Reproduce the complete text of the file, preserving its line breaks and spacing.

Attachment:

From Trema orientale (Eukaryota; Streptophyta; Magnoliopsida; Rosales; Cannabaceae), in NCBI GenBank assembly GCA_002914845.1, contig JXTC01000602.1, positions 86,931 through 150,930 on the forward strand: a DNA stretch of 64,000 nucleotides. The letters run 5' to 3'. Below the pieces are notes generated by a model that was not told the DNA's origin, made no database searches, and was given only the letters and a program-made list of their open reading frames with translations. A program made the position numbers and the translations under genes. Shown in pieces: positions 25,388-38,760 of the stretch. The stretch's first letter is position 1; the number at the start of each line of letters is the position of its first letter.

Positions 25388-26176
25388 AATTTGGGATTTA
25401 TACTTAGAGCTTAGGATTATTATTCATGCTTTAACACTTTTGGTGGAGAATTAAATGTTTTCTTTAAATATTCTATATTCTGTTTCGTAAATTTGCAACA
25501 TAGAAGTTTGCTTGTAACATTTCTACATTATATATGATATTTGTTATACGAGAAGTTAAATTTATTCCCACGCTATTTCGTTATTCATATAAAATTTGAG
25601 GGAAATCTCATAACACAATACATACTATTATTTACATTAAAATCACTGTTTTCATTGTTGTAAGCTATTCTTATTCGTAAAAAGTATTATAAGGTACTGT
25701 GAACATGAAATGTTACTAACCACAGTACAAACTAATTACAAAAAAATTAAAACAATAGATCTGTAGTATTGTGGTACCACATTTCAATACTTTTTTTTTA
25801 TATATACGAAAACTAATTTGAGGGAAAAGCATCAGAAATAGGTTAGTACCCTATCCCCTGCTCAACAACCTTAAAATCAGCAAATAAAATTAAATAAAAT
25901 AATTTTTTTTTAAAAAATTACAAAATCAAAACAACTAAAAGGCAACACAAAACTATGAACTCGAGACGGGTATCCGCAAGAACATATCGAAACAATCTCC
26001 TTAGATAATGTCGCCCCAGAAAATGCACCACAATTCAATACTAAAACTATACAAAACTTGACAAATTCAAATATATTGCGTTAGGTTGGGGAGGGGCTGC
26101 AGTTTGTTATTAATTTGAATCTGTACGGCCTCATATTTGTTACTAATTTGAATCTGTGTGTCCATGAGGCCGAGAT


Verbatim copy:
From Trema orientale (Eukaryota; Streptophyta; Magnoliopsida; Rosales; Cannabaceae), in NCBI GenBank assembly GCA_002914845.1, contig JXTC01000602.1, positions 86,931 through 150,930 on the forward strand: a DNA stretch of 64,000 nucleotides. The letters run 5' to 3'. Below the pieces are notes generated by a model that was not told the DNA's origin, made no database searches, and was given only the letters and a program-made list of their open reading frames with translations. A program made the position numbers and the translations under genes. Shown in pieces: positions 25,388-38,760 of the stretch. The stretch's first letter is position 1; the number at the start of each line of letters is the position of its first letter.

Positions 25388-26176
25388 AATTTGGGATTTA
25401 TACTTAGAGCTTAGGATTATTATTCATGCTTTAACACTTTTGGTGGAGAATTAAATGTTTTCTTTAAATATTCTATATTCTGTTTCGTAAATTTGCAACA
25501 TAGAAGTTTGCTTGTAACATTTCTACATTATATATGATATTTGTTATACGAGAAGTTAAATTTATTCCCACGCTATTTCGTTATTCATATAAAATTTGAG
25601 GGAAATCTCATAACACAATACATACTATTATTTACATTAAAATCACTGTTTTCATTGTTGTAAGCTATTCTTATTCGTAAAAAGTATTATAAGGTACTGT
25701 GAACATGAAATGTTACTAACCACAGTACAAACTAATTACAAAAAAATTAAAACAATAGATCTGTAGTATTGTGGTACCACATTTCAATACTTTTTTTTTA
25801 TATATACGAAAACTAATTTGAGGGAAAAGCATCAGAAATAGGTTAGTACCCTATCCCCTGCTCAACAACCTTAAAATCAGCAAATAAAATTAAATAAAAT
25901 AATTTTTTTTTAAAAAATTACAAAATCAAAACAACTAAAAGGCAACACAAAACTATGAACTCGAGACGGGTATCCGCAAGAACATATCGAAACAATCTCC
26001 TTAGATAATGTCGCCCCAGAAAATGCACCACAATTCAATACTAAAACTATACAAAACTTGACAAATTCAAATATATTGCGTTAGGTTGGGGAGGGGCTGC
26101 AGTTTGTTATTAATTTGAATCTGTACGGCCTCATATTTGTTACTAATTTGAATCTGTGTGTCCATGAGGCCGAGAT